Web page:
Not only is Vanuatu one of the fifth most climate change-affected country on earth, it is the world’s most at-risk for natural hazards, and is particularly vulnerable to cyclones, earthquakes, drought, flooding and tsunamis. Pacific nations made up five of the top 10 spots in the 2018 World Risk Index, with Fiji ranking tenth.
“It’s great to see the Prime Minister visit Vanuatu in particular – the first time a PM has since Bob Hawke in 1990 – and we welcome Australia’s increased focus on the Pacific and development outcomes for one of our nearest neighbours,” Save the Children Director of Policy and International Programs, Mat Tinkler said.
“However, we urge the Prime Minister to use the trip to restart Australia’s contributions to the Green Climate Fund, to ensure our Pacific neighbours have the resources they need to protect themselves – and especially children – from the devastating effects of climate change.
“Save the Children works in Vanuatu and we see the impact of climate change every day. We saw the destruction storms like Cyclone Pam in 2015 and Cyclone Winston in 2016 brought to the region. And we hear growing concerns about rising sea levels and increasingly unpredictable weather.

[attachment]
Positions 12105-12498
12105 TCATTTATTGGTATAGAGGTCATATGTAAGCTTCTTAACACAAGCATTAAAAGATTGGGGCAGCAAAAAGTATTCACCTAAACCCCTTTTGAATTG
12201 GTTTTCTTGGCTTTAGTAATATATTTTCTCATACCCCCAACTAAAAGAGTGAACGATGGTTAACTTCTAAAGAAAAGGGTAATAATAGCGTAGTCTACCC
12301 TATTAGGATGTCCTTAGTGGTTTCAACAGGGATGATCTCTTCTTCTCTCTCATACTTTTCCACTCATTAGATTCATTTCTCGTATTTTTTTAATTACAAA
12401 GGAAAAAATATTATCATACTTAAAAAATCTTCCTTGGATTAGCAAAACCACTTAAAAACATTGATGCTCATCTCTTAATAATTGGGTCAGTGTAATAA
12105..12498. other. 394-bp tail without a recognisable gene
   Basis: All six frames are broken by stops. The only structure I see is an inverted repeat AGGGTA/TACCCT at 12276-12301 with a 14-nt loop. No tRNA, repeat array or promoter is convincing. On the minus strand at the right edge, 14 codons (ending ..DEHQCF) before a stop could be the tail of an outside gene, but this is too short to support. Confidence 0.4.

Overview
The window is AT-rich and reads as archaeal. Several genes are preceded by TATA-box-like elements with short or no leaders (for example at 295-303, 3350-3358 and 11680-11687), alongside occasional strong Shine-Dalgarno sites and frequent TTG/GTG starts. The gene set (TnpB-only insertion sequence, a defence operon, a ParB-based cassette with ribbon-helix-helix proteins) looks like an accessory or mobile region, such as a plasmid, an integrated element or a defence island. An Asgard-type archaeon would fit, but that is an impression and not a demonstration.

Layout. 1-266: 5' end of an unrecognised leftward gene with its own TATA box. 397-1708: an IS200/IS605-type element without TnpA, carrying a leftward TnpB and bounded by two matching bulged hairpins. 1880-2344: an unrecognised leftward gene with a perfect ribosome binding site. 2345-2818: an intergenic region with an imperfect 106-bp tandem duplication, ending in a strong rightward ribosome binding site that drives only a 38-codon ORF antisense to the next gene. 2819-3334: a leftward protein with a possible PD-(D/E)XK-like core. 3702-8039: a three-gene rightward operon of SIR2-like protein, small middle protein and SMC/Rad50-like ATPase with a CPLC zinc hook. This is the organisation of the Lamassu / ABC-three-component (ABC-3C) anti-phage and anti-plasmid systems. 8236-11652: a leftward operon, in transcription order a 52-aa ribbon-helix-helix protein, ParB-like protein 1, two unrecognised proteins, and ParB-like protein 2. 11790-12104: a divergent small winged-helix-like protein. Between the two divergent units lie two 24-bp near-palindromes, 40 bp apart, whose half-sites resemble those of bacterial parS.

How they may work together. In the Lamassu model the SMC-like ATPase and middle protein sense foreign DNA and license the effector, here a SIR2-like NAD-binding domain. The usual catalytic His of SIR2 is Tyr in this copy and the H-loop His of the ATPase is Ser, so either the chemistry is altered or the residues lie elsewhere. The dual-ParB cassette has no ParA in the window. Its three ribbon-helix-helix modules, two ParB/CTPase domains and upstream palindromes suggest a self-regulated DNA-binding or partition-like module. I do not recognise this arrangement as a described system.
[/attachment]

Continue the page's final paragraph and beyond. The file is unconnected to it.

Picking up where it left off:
“With the announcement that the budget is predicted to return to surplus, now is the time for Australia to increase support for Pacific nations in our shared fight against climate change.”
Regarding aid delivery in general in the Pacific, Mr Tinkler said Australia should also look to partner with, rather than compete against, other countries like China – the second largest aid donor in the world.
“We’ve seen Australia and China work together with Papua New Guinea on malaria with strong results. Save the Children wants to see us learn from that historic partnership and apply it to other areas like early childhood education and child malnutrition,” Mr Tinkler said.
“The Pacific is home to some of the highest rates of malnutrition in the world. Not only does malnutrition pose a threat to the survival and development of children in the Pacific, it also poses a major threat to sustainable economic growth.”
“With new funding and focus on the Pacific, Australia has an opportunity provide an even greater level of support to our regional neighbours. Not only is it in our national interest, but it’s the right thing to do,” Mr Tinkler said.
Save the Children has been working in the Pacific for decades, and works in Vanuatu, Papua New Guinea, the Solomon Islands and Fiji.
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